“Create a legacy of care for the health of our land and livestock and community using regenerative practices…to carry on for future generations.” Ten years ago, Jason Helstrom wouldn’t have dreamed he would write a mission statement like this for Helstrom Farms. He and his father Mike ran a traditional cow-calf operation, employing the best available chemicals: fertilizers, antibiotics, supplements, vaccines, hormones, heavy tillage, and a high-grain diet for their cattle.
Mike attended a Minnesota Sustainable Farming Association grazing conference in 2009 where he heard Greg Judy talk about mob grazing. Mike called Jason and said, “You’ve got to get over here and hear this guy.” That changed everything.
Helstrom Farms went from what Mike and Jason call working against nature to working with nature “so that the natural progression and processes of nature could run their course on the Helstrom farm.” It was gradual, or course, and it involved lots of experimentation. They now use no chemicals in their operation and very little tillage. Their 250 cattle are tools for repairing abused and depleted soil and turning it into verdant pasture, which in turn feeds this herd an abundant mix of native grasses and forbs.
Their Black Angus cattle are bred for surviving Minnesota winters and, as each year passes, the herd becomes even more adapted to their farm near Hibbing. When I visited, the cattle were out in a massive snowy field with large round bales of Helstrom Farms hay to munch all day. Their presence here prepares the soil for the spring.
In May, they’ll begin the daily grazing moves to fresh grasses with each move. The cows practice mob grazing, which is short-duration, high-intensity grazing where the cattle eat the tops of the forage where all the energy is and tramp the rest into the ground where it provides nutrients and protects the soil from sun and erosion. They leave behind their urine and manure, too, which fertilizes the soil.
In 30 – 90 days, the grasses and forbs have replenished and are grazed again. The Helstroms own 300 acres and rent another 500, and it’s all managed naturally with the help of animals. The cattle are so easy to move that even Jason and Charity’s children can help. It’s a matter of reeling in a plastic line and a polybraid wire and letting the cattle move forward into fresh forage, which they do willingly!
Summer at the farm also includes chickens— meat birds, no egg layers. They move through the grassy fields in eight-foot square chicken tractors, floorless moveable pens that allow the chickens to forage on fresh grass and bugs in addition to their 20 percent protein, non-GMO transitional organic chicken feed. Transitional organic is a label applied to feed from farms that have not yet been certified organic, but have applied and are within the required time frame to become certified organic. They’re a bit less expensive than certified organic feed. In case you didn’t know it, chickens are great for pest control. A chicken can eat two pounds of insects a day, and studies show they can consume 80 ticks per hour if there are ticks available.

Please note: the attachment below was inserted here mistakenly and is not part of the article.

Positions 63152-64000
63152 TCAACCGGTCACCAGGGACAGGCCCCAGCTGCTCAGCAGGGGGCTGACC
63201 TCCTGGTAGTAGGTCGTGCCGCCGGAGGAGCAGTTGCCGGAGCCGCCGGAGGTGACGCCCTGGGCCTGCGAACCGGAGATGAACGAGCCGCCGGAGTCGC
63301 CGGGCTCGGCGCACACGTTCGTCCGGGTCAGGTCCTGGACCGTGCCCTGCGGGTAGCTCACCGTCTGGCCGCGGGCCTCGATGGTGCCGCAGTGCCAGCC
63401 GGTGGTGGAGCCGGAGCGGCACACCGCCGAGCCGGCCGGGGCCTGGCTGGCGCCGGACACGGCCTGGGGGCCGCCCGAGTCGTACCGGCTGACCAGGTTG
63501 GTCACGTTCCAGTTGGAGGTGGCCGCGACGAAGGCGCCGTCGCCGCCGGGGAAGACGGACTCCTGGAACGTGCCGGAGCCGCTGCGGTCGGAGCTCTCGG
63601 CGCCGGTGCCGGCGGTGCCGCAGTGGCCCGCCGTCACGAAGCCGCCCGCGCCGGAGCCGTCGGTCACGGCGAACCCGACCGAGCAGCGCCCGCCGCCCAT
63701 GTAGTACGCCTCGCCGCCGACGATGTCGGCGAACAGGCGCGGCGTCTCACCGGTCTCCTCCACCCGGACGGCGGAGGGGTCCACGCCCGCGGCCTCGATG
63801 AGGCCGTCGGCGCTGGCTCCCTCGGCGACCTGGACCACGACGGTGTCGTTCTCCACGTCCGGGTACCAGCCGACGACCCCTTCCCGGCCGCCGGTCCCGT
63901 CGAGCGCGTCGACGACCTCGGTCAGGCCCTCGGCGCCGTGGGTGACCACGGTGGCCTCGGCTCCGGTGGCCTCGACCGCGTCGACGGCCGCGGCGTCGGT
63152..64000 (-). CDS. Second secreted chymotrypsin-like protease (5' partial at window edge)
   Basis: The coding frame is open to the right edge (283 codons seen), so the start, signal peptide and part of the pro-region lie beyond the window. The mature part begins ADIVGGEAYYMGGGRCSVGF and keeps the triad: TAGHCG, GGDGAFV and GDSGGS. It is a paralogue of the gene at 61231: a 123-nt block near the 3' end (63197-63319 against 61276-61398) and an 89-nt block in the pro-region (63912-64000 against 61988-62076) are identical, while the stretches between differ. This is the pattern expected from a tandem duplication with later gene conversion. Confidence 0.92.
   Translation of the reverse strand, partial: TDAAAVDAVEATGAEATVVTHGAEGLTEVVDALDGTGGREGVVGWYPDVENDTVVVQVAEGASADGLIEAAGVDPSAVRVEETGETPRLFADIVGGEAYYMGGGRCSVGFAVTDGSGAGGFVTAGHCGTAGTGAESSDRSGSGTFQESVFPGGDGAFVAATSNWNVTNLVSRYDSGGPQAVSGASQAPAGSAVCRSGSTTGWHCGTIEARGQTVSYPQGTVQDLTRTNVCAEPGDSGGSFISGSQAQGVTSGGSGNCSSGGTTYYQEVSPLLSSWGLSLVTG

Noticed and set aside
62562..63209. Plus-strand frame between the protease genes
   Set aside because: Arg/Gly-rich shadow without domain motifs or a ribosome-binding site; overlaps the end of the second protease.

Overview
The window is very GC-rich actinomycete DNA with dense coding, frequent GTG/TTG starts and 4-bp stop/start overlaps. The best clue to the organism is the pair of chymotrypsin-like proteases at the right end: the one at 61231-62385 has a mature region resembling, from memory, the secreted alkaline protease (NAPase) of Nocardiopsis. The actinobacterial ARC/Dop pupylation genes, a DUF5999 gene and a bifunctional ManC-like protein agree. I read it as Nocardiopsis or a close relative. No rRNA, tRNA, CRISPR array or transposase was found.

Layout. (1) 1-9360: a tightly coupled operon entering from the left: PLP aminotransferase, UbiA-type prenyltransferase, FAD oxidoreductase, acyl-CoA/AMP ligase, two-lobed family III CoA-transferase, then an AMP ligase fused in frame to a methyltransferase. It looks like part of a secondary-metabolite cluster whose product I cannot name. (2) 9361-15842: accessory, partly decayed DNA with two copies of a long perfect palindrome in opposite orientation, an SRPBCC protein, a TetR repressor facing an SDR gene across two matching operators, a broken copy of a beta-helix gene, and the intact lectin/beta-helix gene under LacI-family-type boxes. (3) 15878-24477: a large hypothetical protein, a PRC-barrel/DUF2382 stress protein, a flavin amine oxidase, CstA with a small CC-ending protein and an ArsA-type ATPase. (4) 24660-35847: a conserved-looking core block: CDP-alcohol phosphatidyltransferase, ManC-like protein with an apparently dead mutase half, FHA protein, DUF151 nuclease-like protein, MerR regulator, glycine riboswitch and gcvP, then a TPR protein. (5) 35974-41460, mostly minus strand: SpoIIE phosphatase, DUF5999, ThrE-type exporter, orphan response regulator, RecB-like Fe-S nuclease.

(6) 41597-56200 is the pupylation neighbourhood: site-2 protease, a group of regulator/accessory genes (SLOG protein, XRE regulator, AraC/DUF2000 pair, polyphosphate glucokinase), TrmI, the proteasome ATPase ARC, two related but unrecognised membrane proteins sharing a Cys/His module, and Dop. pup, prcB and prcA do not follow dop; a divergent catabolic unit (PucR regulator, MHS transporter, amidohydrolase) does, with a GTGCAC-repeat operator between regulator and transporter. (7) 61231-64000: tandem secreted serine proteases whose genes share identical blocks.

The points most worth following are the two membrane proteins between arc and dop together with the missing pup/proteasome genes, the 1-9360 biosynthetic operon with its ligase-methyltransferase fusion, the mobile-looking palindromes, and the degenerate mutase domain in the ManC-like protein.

The term organic can be confusing, especially since USDA organic is a label that can encompass hydroponically and aquaponically-grown food and confined animal feeding operations, where livestock are not pastured. You’ve probably read about the free range claims for eggs and just how much access to the outdoors is required under an organic label.
A recent effort, the Real Organic
Project (www.realorganicproject.org) is a grassroots, farmer-led movement created to distinguish soil-grown and pasture raised products under USDA organic.
Jason and Mike have taken that one step further in claiming a True Northwoods Organic label for their grass-fed beef. One huge advantage of buying directly from the farmer is that you can ask exactly what that means. Helstrom Farms sells directly to about 200 customers online (helstromfarms.com/shop/) or through farmers markets, and you can ask them to describe how they raise their animals. They’re happy to tell you.
Though it’s still winter here, calving time is coming in June, and Jason and Mike are expecting (actually, their cows are expecting) 130 calves. One of the things that changed about their farming methods after their 2009 experience was calving. In conventional livestock operations, calves are born in the winter. Helstrom’s calves are born in early summer and stay with their mothers for eleven full months, spending both a summer and a winter with mom until they are weaned. At 11 months, calves weigh about 500 pounds. They sell all the male calves and keep all the females to replenish the herd. At slaughter, adult animals are two to two and a half years old and weigh 1,200 pounds.
Unlike many of the farms I’ve profiled here in Grown on The Range, this farm has two full-time farmers. It’s a family operation all the way. Jason is hoping that his children will be interested in carrying on the family farm when he reaches retirement in another 30 years or so. That’s fairly rare these days. The average age of Minnesota farmers is 56 1/2, and most don’t have a transition plan for when they retire. Many don’t have children who are interested in farming.
That’s something that Renewing the Countryside and the Land Stewardship Project are actively working on. If you’re in that situation, you can join a Farm Transitions and Farmland Access study group at docs. google.com/forms/d/e/1FAIpQLSfK04ZPars- DoX7yyrJtQq8ZmOARCGl4yBSMNa4Z-odi- NAKOJQ/viewform?c=0&w=1.
Marlise Riffel lives in Virginia, MN, but grew up in Illinois with farming relatives. She is a board member of the Iron Range Partnership for Sustainability.